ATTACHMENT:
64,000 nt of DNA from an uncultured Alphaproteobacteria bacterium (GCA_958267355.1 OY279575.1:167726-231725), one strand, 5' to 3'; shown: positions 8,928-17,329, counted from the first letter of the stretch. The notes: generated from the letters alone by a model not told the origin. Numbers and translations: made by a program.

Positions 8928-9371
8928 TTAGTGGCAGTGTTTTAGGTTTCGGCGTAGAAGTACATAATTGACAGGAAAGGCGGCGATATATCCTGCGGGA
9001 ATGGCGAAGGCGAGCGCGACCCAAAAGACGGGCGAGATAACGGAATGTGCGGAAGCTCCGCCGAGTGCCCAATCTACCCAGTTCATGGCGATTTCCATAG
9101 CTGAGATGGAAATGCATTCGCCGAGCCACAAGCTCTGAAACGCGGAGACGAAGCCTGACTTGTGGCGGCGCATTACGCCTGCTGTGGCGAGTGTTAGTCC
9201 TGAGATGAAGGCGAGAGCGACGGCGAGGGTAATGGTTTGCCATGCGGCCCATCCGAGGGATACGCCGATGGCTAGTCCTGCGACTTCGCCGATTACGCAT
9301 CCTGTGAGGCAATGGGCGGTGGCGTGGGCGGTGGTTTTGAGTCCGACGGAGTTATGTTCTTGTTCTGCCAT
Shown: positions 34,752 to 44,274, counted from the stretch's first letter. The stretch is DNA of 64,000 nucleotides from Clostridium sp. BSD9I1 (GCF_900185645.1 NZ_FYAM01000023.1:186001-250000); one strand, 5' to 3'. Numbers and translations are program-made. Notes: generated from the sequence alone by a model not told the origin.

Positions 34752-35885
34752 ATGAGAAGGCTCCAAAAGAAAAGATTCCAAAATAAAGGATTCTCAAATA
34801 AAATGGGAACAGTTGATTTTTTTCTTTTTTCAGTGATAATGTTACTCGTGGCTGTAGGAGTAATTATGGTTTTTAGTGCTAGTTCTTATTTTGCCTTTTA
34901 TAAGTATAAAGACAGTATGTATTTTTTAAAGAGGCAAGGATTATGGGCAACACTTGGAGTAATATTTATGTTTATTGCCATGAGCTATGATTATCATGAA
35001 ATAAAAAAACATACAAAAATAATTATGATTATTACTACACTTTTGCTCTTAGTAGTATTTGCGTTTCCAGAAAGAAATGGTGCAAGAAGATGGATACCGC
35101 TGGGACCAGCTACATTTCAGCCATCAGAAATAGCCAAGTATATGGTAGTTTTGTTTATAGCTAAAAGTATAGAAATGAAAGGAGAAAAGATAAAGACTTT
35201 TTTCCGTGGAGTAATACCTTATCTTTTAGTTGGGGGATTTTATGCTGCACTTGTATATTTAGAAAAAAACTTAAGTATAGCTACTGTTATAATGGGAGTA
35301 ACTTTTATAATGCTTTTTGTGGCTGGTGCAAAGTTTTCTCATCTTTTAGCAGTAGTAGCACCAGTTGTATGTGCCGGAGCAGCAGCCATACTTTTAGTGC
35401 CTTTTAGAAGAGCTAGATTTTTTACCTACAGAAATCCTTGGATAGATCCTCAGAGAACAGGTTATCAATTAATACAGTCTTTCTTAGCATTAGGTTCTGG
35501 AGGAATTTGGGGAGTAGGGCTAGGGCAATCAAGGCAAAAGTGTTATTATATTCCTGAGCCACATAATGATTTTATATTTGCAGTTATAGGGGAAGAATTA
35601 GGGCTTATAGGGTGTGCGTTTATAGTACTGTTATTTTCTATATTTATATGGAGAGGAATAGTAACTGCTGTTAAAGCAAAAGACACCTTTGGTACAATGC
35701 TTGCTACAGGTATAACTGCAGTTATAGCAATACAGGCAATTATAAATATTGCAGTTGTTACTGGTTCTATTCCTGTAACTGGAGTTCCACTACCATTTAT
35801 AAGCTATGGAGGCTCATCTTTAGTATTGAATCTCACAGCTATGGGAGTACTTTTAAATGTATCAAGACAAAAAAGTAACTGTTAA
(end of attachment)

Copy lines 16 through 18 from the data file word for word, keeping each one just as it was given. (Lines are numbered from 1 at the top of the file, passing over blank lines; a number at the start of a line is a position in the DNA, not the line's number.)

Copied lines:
35301 ACTTTTATAATGCTTTTTGTGGCTGGTGCAAAGTTTTCTCATCTTTTAGCAGTAGTAGCACCAGTTGTATGTGCCGGAGCAGCAGCCATACTTTTAGTGC
35401 CTTTTAGAAGAGCTAGATTTTTTACCTACAGAAATCCTTGGATAGATCCTCAGAGAACAGGTTATCAATTAATACAGTCTTTCTTAGCATTAGGTTCTGG
35501 AGGAATTTGGGGAGTAGGGCTAGGGCAATCAAGGCAAAAGTGTTATTATATTCCTGAGCCACATAATGATTTTATATTTGCAGTTATAGGGGAAGAATTA